Can a Film Ever Truly Beat a Good Book?


It has long been debated whether a film adaptation of a really popular novel can ever truly live up to the reader’s expectations and equal its paperback’s sucess. I started thinking about this whilst in Waterstones purchasing the Help when the store assistant enthusiastically announced that the film version was almost as good as the book, as though this was some sort of revelation. What really struck me was her emphasis on ‘almost’, as though it was never a point in question that the film could rival the book, but it was to be applauded that it had even come close.

As a self-confessed book-worm I’m concerned I might be approaching this debate with a slightly biased opinion (as you can probably tell from the title of the post) as, for me, there’s nothing better than those rare moments when you find yourself in possession of a book you just can’t put down, I’m talking about the kind of book you unashamedly read in a queue or on a 5 minute bus journey despite the fact you might only be able to squeeze in a few pages. Such books are hard to find and it’s a tough task to create films that live up to them. As they say, there’s nothing more powerful than the imagination, which is the true beauty of a well-written book, it’s almost as though you’ve dived into the page and you’re there with the characters – Elizabeth Bennett isn’t just the annoying Kiera Knightly playing the typical upper-class heroine you watched her play last week in Pirates of the Caribbean, she’s the character you’ve created in your mind, the one you feel like you know, she’s Elizabeth Bennett only. For this reason, I tend to prefer a good book over a good film.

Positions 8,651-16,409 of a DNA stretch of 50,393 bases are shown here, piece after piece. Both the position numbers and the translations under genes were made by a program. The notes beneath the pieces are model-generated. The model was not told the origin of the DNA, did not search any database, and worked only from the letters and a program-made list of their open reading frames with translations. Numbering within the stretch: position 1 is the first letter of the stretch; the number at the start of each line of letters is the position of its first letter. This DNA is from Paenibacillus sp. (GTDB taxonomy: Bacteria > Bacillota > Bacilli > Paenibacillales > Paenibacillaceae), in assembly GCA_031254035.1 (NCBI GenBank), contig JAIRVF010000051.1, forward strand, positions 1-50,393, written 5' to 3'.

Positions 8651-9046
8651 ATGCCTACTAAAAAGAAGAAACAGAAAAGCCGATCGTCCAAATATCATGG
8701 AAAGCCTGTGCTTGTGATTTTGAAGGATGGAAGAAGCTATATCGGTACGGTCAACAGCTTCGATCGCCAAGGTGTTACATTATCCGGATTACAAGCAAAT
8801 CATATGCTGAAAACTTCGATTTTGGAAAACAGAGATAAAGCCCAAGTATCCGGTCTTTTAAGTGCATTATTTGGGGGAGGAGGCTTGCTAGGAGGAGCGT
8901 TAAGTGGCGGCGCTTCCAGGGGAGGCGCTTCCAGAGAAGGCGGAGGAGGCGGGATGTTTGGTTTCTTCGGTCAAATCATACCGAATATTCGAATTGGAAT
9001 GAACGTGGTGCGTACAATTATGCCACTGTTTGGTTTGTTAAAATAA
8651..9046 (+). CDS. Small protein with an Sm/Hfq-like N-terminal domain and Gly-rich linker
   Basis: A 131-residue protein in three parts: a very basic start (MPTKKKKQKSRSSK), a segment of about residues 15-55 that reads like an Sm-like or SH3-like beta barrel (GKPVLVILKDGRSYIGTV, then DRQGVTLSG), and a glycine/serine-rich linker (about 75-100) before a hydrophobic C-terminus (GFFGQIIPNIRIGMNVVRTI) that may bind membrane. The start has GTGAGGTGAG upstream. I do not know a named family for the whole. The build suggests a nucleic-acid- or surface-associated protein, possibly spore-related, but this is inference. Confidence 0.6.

Musing over this, I decided to buy the film version of the Help as well as the book and also started thinking about some of the nation’s favourite novels in comparison to their on-screen partners. Perhaps the most obvious – Harry Potter, the little wizard who many of us grew up alongside, his school years echoing our own, who is now a worldwide phenomenon, a massive Hollywood franchise and a brand in his own right. For me, however, this success is all attributable to the books. Whilst the films are undoubtedly addictive and highly watchable, they never quite capture the true magic that J K Rowling created in the books. A similar sensation a few years ago was the Da Vinci Code, one of those novels (much like 50 shades today) which was everywhere! Too mainstream and over-hyped to please the critics, the Da Vinci Code was never going to be an award-winner but it was literally un-putdownable and I found myself eagerly anticipating the film but left hugely disappointed. Tom Hanks just didn’t seem to fit the bill and his performance as Robert Langdon felt flat, a character who in the book had much more of an edge and oozed charisma and sex appeal. After reading the book I found myself googling the Holy Grail and Mary Magdalene keen to know more, however the movie lacked depth and seemed to skim over many of the issues and ideas raised by the novel leaving me dissatisfied and wishing I’d never watched it. Another favourite of mine a few years ago was the Other Boleyn Girl, the highly scandalous story of Anne Boleyn and her sister Mary and their relationship with the infamous Henry VIII. A big fan of period dramas and historic novels, I couldn’t wait for the film to be released, but as I think many will agree it was a poor adaptation, departing in many places from the book and failing to capture the charm and shock-factor of the novel despite casting the brilliant Natalie Portman and gorgeous Scarlett Johansson as the female leads.